Dean Masserman from our firm weighs in with his thoughts on this disappointing legal development out of Spain:
In a controversial 5-4 decision, the Spanish Supreme Court has ruled against a gay couple seeking to complete a Civil Registration (Spanish Citizenship) of twin babies born to two gay men from Spain through surrogacy in San Diego, California. According to the news article, the Spanish court essentially stated that a Civil Registration of a California birth which listed two men as parents was not allowable because the Spanish government does not recognize surrogacy, and according to Spanish law, “the parentage of children born through gestational surrogacy will be determined by birth,” so it is not legally possible for two men to be listed as parents of minor children. Some people are interpreting this as a nullification of the 2010 instruction on registering children born abroad through surrogacy. That may be too broad an interpretation and people should not yet panic.
First of all, although the Supreme Court in Spain is the highest judiciary body, an exception exists where one of the parties claims that their constitutional rights have been infringed upon. In that case, a decision by the Spanish Supreme Court can be appealed to the Constitutional Court. We have confirmed with a reliable source that such a claim will be made to the Constitutional Court, which is a process that could take 2-3 years. Article 14 of the Spanish Constitution states “Spaniards are equal before the law, without any discrimination for reasons of birth, race, sex, religion, opinion, or any other personal or social condition or circumstance.” Based upon a claim of an equal protection violation, the Constitutional Court could overturn this decision.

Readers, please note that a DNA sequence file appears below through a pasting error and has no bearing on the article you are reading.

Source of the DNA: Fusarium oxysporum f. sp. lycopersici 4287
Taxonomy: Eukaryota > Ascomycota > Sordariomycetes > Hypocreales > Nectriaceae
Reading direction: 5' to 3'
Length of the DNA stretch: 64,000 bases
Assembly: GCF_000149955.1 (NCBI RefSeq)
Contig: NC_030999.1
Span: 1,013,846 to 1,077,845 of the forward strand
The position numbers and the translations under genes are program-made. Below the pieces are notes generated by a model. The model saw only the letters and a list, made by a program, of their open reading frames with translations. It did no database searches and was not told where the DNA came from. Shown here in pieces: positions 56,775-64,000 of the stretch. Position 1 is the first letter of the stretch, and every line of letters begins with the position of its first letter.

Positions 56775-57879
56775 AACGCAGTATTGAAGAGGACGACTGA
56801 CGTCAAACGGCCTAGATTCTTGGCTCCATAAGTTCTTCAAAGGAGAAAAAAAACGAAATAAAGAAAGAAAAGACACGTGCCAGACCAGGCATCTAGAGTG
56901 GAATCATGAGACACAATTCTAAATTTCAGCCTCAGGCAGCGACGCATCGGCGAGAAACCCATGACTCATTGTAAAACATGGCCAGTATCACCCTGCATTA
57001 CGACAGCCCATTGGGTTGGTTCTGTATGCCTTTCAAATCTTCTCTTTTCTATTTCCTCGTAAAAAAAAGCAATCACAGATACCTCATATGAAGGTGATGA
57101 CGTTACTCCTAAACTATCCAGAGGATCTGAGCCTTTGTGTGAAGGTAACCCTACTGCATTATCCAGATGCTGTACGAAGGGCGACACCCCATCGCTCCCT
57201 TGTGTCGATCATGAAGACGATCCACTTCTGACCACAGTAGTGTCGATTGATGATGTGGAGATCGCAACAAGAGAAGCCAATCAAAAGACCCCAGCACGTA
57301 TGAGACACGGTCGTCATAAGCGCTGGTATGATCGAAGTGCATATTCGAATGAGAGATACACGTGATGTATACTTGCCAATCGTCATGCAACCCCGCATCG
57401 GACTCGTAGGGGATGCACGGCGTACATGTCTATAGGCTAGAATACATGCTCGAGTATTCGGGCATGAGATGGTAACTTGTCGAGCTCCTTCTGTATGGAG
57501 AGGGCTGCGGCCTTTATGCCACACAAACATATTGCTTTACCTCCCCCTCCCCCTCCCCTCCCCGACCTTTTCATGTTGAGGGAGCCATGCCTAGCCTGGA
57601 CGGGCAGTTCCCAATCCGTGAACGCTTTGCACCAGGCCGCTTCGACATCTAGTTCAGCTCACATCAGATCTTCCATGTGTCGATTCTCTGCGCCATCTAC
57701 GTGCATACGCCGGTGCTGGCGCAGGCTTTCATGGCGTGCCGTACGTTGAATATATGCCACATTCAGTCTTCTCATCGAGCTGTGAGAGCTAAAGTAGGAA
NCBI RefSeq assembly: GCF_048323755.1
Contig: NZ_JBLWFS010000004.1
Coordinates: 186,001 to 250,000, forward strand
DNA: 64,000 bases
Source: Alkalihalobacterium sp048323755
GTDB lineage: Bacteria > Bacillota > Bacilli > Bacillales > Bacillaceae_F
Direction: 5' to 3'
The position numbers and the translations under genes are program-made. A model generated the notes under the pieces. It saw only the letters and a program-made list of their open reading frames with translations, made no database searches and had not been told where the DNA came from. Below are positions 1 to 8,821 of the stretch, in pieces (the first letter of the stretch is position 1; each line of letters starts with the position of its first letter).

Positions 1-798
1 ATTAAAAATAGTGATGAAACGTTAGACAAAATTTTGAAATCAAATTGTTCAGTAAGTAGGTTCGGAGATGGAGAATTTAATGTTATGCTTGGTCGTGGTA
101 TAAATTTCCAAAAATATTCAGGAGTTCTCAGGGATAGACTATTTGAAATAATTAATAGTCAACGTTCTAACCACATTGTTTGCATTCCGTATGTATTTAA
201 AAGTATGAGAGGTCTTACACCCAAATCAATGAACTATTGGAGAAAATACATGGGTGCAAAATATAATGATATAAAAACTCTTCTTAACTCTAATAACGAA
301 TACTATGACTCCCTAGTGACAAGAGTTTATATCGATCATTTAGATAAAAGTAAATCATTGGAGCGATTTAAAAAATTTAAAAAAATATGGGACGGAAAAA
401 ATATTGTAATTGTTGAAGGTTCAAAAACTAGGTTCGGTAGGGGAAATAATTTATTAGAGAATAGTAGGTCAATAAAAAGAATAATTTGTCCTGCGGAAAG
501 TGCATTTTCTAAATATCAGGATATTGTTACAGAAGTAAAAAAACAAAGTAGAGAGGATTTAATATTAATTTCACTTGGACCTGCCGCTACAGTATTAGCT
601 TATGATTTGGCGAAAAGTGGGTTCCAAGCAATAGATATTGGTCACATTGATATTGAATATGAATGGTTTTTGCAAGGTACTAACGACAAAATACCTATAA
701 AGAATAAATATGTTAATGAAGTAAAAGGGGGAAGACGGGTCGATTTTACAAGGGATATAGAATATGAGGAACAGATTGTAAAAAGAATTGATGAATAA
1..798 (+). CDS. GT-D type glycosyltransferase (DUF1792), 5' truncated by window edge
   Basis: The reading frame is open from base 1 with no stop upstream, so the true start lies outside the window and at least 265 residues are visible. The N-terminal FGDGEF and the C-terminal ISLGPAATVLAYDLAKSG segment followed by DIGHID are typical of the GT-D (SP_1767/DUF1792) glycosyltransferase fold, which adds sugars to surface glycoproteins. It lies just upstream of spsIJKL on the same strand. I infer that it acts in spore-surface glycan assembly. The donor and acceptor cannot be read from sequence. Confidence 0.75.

It is also very important to understand the possible limitations of the ruling, and also recognize what the court did NOT say. Although the full text of the decision is not yet available, we do know that this case involved a request by two gay men to BOTH be listed as parents in the Civil Registration, despite the fact that only one of them was the sperm donor. The court appears to have rejected the request and would not allow both men to be listed as parents. The newspaper article asserts that the court essentially stated that the non-contributing, i.e. non-biological man, had to go through what we would term “step-parent” adoption. If true, the decision would not prohibit a heterosexual couple or single parent (straight or gay) from completing a Civil Registration as long as the parent was a Spanish citizen, and was biologically related to the Child(ren). In other words, it would not be a nullification of the 2010 instruction on registering children born abroad through surrogacy. It would be a limitation that creates the need to complete an adoption before the registration. Most importantly, what does seem clear is that the court affirmed that the two men were the legal parents of the twins, they simply denied the request to complete the Civil Registration.
For the time being our interpretation of the ruling as it stands right now is that the procedure for finalizing parental rights on behalf of Spanish clients in the United States remains unchanged. Children will receive a U.S. passport and can enter Spain and reside with their parent(s). The question is simply what steps will be necessary to complete the Civil Registration. It may become necessary for one or both parents to undergo a “step-parent” adoption in Spain before the Civil Registration will be permitted and list them as parent. As for donated embryos or “double donations,” i.e. donated sperm and egg, it would be wise to advise clients that they may not be able to ever register the Child(ren) as Spanish citizens unless the Constitutional Court overturns the decision.